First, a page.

A closing dialog in the installation wizard asks for a license key. If you do not have a key, skip this. When the software is launched for the first time, the input window for the license key will reappear.

If you are using the software for your personal use only, it is enough to enter an email address for the license key. However, by entering your address, you automatically agree to receiving advertising. Use the menubar to set global parameters for the program; guest-specific options are right next to the list of guest systems. However, it is worth noting that the free version of Player has far fewer options than VirtualBox. Figure 2: The left side of the window contains the list of guest systems and the right side shows the guest configuration.

In each case, the dialog asks for the intended operating system and the size of the virtual disk. In Player, you can complete the detailed configuration via Edit virtual machine settings once you have finished the basic program setup. In the Hardware tab Virtual Machine Settings , you will find settings for the network, the USB controller, the sound card, and the size of main memory.

The Options tab contains, among other things, settings for remote access, shared folders, and start behavior. The Hard Disk options are remarkably extensive Figure 3: You can mount a virtual disk in the host, defragment, shrink, or enlarge. You will not find these features in the VirtualBox graphical interface.

The exceptionally powerful command-line tool VBoxManage adds some additional options for VirtualBox users [5] if you are comfortable working in a terminal window. Figure 3: Beyond the sparse main window, VMware Workstation Player provides a variety of options for guests to customize the system’s hardware. In VirtualBox, you can set up the host system by clicking on the Settings icon. In the Display section, set the size of memory of the virtual graphics card, the scaling of the host window, and the number of screens.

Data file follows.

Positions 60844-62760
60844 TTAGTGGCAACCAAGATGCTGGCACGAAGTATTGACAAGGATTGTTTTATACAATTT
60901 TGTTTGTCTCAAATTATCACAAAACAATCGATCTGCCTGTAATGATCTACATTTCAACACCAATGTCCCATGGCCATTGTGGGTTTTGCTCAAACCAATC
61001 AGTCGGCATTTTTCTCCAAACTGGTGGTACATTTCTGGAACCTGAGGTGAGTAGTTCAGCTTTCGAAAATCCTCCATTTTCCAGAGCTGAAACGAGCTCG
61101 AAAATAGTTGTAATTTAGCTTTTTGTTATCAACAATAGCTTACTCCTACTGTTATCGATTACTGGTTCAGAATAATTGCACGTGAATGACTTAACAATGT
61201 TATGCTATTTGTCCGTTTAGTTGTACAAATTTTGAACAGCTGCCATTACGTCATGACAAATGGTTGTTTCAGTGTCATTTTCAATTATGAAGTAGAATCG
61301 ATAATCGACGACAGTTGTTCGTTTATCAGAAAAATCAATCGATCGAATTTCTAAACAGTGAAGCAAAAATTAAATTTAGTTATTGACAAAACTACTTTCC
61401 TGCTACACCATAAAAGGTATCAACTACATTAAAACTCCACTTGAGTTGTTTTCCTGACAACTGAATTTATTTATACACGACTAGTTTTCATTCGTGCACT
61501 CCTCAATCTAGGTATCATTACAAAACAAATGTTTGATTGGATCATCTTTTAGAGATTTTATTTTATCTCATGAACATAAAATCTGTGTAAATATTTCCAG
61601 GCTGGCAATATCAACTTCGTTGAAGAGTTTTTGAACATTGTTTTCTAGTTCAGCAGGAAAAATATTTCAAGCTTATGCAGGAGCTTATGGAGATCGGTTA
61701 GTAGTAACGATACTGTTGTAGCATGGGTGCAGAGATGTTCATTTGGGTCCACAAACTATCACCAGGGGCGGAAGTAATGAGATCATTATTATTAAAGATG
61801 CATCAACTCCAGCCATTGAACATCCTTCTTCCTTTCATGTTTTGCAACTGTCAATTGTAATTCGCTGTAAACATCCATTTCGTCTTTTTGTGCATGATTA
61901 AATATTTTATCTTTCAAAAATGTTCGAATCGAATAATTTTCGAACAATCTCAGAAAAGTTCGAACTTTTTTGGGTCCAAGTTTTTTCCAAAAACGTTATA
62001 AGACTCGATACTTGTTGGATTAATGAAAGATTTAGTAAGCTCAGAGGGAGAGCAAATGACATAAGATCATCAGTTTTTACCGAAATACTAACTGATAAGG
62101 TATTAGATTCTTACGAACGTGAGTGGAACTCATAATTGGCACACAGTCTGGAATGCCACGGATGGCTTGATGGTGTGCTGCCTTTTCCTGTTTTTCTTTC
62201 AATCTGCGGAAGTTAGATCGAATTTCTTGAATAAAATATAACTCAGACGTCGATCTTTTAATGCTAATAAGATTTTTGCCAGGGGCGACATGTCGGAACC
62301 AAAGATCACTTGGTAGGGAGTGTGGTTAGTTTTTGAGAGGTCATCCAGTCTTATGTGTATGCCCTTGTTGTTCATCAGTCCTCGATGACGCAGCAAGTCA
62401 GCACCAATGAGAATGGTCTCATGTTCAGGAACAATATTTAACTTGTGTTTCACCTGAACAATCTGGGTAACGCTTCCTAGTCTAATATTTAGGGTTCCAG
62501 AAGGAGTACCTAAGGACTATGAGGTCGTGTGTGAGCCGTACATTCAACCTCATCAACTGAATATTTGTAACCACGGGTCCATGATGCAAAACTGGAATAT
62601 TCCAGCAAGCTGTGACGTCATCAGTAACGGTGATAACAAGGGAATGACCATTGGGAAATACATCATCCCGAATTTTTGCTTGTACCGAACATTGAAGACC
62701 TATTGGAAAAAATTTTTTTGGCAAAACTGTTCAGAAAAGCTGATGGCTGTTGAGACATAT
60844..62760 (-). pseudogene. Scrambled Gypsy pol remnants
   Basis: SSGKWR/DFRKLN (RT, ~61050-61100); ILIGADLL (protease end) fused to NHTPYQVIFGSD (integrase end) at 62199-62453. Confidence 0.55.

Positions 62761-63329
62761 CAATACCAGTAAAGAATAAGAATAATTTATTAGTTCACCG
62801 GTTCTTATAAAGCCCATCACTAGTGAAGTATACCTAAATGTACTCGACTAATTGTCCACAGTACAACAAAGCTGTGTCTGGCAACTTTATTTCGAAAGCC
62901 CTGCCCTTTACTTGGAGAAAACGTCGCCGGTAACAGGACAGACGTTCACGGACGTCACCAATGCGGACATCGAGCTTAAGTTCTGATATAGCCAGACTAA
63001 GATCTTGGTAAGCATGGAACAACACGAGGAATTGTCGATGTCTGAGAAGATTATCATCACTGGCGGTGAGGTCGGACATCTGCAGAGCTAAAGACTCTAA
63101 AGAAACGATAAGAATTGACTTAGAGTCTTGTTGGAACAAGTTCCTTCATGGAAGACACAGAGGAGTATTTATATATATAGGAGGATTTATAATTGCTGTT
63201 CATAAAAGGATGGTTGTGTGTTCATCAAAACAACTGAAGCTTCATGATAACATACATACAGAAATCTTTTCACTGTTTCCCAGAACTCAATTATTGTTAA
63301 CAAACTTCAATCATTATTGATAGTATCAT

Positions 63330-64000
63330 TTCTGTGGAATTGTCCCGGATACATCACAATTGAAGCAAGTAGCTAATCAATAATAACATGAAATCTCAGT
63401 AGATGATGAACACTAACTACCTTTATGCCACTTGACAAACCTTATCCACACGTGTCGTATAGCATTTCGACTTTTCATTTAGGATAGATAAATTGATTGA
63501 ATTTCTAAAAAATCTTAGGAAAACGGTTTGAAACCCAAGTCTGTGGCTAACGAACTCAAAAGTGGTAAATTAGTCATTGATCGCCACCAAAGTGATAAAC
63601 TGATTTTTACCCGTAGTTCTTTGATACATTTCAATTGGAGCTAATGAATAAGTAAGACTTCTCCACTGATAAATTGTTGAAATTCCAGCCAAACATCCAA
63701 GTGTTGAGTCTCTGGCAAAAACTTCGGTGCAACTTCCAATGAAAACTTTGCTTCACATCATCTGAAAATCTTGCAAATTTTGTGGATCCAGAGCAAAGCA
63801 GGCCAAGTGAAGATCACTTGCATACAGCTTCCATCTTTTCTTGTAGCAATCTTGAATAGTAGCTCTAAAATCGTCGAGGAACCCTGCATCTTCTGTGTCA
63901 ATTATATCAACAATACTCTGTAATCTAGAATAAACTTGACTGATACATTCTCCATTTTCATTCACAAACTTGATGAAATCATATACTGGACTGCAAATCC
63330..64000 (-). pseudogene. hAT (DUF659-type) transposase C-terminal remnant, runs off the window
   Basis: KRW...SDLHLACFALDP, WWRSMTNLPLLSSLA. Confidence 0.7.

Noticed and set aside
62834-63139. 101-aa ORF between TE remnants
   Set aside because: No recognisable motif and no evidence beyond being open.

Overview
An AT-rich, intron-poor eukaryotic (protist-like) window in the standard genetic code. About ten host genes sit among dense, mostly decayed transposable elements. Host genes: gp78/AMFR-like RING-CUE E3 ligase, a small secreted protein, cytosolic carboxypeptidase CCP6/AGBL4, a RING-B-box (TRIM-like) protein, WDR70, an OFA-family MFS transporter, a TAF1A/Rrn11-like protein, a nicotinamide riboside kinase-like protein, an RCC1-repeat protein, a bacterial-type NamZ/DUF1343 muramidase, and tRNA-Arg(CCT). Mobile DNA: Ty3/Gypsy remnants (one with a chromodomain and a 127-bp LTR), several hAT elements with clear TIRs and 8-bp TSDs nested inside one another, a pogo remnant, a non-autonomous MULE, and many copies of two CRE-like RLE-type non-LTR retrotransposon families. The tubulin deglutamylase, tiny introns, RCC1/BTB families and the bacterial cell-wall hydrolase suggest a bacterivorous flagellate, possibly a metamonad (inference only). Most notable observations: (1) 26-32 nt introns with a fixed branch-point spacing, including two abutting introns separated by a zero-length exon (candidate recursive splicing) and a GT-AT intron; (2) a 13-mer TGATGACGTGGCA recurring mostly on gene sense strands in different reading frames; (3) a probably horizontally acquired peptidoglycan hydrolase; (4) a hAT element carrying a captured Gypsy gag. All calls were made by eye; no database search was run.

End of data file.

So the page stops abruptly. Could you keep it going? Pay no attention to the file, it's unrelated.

VirtualBox serves a maximum of four virtual interfaces that support five different modes in the Network section. Three of them NAT, Host-only, Bridged correspond to modes that are available on Player and play the largest role in real-world operations. VirtualBox provides two other adapters that are missing from Player. Player provides a special function that lets you specify what bandwidth the virtual machine may use for inbound and outbound network traffic.

This function ensures that the guest does not negatively affect the host operation. After activating the desired card, click the Advanced button, and a new window will open. You can change, for example, the order of booting or USB settings. You need nimble fingers to open the virtual BIOS: An entry in the configuration file.

Comparing VirtualBox and VMware Workstation Player

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VIDEO: Virtual Shootout » Linux Magazine

VMware Workstation Player (formerly Player Pro) is available for free download and installation for personal use. When downloaded, the. This tutorial shows how to create a virtual Linux workstation running CentOS with an attached display-capable GPU. (To create a Windows Workstation, see the. For the guest systems, I’m using VirtualBox and I’ve set up my linux VM with a host-only network – all the traffic is forced to pass through this.